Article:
Posts of Honor: How America’s Corporate and Civic Leaders View Presidential Appointments

Paul C. Light and
Paul C. Light
Paul C. Light Nonresident Senior Fellow - Governance Studies

Virginia L. Thomas
Virginia L. Thomas Senior Fellow in Government Studies at the Heritage Foundation

January 10, 2001

From its very beginnings as a war-weary republic, the United States has always depended on citizen servants to lead its government. The Founding Fathers believed their young nation would not long survive as a representative democracy without leaders whose patriotism and love of justice would allow the new government to rise above the partisan divisions of the day.

These hopes for virtuous, wise leaders extended to what Philadelphia’s Benjamin Franklin called the “posts of honor” in the executive branch. Worried about the bold and fractious individuals who might be drawn to government in search of profit, Franklin proposed that executive officers receive “no salary, stipend, Fee or reward whatsoever for their service.” Although the Constitutional Convention quietly tabled his proposal without debate, Franklin expressed the young republic’s desperate need for executives motivated by public interest, not private gain.

Two hundred years later, the nation still depends on public executives motivated by public interest. Although the nation’s survival is obviously no longer in doubt, it has never asked more from the federal government and its 6,000 full- and part-time presidential appointees. Those appointees sit at the top of the world’s most powerful government, overseeing a vast inventory of endeavors designed to improve the quality of life in the nation and the world, and assuring democratic accountability to both the president and the public. As the federal agenda has expanded to keep pace with public demand, so has the need for presidential appointees committed to the idea of citizen service.

Yet, imagine for a moment the worst possible process for inviting those appointees to serve. It would begin with a 60-page stack of forms asking repetitive and intrusive questions to cover every possible embarrassment, continue with a White House review that can linger on for weeks, a Federal Bureau of Investigation fullfield investigation that leaves no stone unturned in the search for past offenses, a financial disclosure review that can require extensive financial remedies before the process moves ahead, and a Senate confirmation process filled with partisan acrimony, uncertainty, and delay. It would, as one former White House chief counsel remarked last fall, assume that all appointees were “innocent until nominated.”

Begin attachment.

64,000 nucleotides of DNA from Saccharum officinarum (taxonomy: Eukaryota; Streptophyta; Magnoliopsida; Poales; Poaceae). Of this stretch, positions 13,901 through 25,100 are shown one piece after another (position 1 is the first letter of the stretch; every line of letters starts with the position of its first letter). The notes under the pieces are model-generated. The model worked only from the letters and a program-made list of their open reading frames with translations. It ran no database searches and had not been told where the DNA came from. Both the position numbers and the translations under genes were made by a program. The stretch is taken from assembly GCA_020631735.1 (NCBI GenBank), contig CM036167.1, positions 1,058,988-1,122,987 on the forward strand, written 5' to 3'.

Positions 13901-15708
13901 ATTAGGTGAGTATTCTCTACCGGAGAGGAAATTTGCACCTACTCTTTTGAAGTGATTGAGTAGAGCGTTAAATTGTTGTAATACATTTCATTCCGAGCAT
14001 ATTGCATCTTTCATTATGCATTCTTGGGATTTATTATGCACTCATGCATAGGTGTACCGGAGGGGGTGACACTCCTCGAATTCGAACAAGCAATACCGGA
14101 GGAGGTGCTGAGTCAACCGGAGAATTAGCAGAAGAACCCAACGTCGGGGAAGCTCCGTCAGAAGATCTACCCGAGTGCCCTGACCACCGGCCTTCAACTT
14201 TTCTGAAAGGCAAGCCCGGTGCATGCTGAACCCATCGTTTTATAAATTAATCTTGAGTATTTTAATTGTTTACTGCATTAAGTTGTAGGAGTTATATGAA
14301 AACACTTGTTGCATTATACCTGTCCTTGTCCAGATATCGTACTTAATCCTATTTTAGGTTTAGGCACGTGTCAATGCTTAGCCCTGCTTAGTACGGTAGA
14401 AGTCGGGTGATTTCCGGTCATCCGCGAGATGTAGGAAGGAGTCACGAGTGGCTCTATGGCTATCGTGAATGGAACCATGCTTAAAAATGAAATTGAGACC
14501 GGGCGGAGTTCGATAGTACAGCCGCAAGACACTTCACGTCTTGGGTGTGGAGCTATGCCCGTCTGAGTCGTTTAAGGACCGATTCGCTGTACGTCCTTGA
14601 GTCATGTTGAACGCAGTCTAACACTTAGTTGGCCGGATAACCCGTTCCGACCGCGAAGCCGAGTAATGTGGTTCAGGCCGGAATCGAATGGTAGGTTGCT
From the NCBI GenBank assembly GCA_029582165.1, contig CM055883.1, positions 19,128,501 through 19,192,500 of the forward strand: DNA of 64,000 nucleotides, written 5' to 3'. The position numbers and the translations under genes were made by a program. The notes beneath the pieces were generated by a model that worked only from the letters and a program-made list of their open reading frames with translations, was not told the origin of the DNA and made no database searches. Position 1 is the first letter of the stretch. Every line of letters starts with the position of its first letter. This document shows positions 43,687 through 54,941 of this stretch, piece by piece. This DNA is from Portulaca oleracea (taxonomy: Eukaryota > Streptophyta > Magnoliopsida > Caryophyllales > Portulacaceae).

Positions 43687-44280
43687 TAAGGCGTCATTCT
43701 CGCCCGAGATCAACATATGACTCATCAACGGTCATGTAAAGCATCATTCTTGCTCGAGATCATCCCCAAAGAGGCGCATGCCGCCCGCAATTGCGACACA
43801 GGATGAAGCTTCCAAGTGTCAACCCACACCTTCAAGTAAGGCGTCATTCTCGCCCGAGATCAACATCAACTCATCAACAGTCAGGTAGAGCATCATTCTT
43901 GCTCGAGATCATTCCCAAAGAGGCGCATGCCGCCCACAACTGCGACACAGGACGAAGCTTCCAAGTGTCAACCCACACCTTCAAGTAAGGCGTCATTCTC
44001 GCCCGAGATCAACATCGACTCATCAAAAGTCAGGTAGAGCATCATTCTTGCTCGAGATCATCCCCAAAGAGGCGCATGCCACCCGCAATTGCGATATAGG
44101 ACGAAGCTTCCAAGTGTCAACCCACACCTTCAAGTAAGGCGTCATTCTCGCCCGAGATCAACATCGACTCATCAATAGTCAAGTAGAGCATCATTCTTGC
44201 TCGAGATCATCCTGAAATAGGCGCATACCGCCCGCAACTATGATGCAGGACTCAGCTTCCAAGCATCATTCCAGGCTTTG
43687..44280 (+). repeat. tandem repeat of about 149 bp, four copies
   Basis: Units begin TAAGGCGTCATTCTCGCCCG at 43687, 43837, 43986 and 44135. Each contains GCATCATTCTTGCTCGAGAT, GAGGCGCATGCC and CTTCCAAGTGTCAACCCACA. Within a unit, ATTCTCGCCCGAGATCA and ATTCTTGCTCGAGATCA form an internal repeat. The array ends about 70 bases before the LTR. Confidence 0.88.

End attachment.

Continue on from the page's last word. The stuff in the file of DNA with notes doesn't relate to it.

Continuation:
It would also be a process that would favor people already living in Washington and working in government, not to mention those with the money to hire outside legal and financial advisers to complete the forms.

The problem, of course, is that this abusive process is not imaginary at all. It is the status quo. According to a survey of 435 appointees from the Reagan, Bush, and Clinton administrations conducted on behalf of The Presidential Appointee Initiative, delays in the process are increasing, confusion and embarrassment are growing, and frustration is rampant at every stage of the nomination and confirmation process. As we reported last spring, nearly half of the appointees interviewed said the Senate had made the process an ordeal, while a third said the same of the White House.

This report is not about the views of past appointees, however, but about the readiness to serve among today’s civic and corporate leaders. Simply asked, would America’s most talented leaders take a presidential appointment if offered? The answer is “yes and no.” Although they are overwhelmingly favorable to the prospect of service, America’s civic and corporate leaders have been watching the presidential appointments process decay over the past two decades. At least according to a random sample telephone survey of 580 top corporate, academic, nonprofit, think tank, lobbying, and state and local leaders who have never served as presidential appointees, these leaders worry about what they have seen.

Consider the following conclusions drawn from the survey:

America’s civic and corporate leaders are ready to serve. The vast majority of the 100 Fortune 500 executives, 100 college and university presidents, 85 nonprofit executives, 95 think tank scholars, 100 lobbyists, and 100 state and local government officials interviewed for this report think serving as a presidential appointee would be an honor, and four in 10 feel very favorable toward accepting an appointment.

Many of the nation’s civic and corporate leaders know little or nothing about the presidential appointments system. Nearly half of all respondents said they knew little or nothing about the system. Lobbyists, think tank scholars, and university presidents were the most knowledgeable, nonprofit executives were in the middle, and corporate CEOs and state and local government officials were the least informed.